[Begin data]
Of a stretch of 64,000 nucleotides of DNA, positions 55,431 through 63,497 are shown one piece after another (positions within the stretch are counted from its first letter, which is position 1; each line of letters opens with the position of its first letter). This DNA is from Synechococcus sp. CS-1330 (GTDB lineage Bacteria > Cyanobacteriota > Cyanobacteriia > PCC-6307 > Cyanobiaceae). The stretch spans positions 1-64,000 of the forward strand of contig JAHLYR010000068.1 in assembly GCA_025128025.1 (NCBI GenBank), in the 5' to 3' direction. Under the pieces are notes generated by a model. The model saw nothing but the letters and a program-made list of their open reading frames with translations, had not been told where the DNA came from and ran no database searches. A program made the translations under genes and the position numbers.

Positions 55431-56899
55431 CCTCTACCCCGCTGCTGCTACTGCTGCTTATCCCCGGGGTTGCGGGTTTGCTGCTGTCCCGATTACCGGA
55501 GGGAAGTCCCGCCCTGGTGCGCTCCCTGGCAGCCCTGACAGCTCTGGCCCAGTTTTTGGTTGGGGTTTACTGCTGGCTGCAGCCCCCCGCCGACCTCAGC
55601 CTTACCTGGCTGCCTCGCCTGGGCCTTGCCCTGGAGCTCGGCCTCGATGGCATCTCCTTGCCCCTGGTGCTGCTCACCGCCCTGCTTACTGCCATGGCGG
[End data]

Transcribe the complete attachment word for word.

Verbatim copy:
Of a stretch of 64,000 nucleotides of DNA, positions 55,431 through 63,497 are shown one piece after another (positions within the stretch are counted from its first letter, which is position 1; each line of letters opens with the position of its first letter). This DNA is from Synechococcus sp. CS-1330 (GTDB lineage Bacteria > Cyanobacteriota > Cyanobacteriia > PCC-6307 > Cyanobiaceae). The stretch spans positions 1-64,000 of the forward strand of contig JAHLYR010000068.1 in assembly GCA_025128025.1 (NCBI GenBank), in the 5' to 3' direction. Under the pieces are notes generated by a model. The model saw nothing but the letters and a program-made list of their open reading frames with translations, had not been told where the DNA came from and ran no database searches. A program made the translations under genes and the position numbers.

Positions 55431-56899
55431 CCTCTACCCCGCTGCTGCTACTGCTGCTTATCCCCGGGGTTGCGGGTTTGCTGCTGTCCCGATTACCGGA
55501 GGGAAGTCCCGCCCTGGTGCGCTCCCTGGCAGCCCTGACAGCTCTGGCCCAGTTTTTGGTTGGGGTTTACTGCTGGCTGCAGCCCCCCGCCGACCTCAGC
55601 CTTACCTGGCTGCCTCGCCTGGGCCTTGCCCTGGAGCTCGGCCTCGATGGCATCTCCTTGCCCCTGGTGCTGCTCACCGCCCTGCTTACTGCCATGGCGG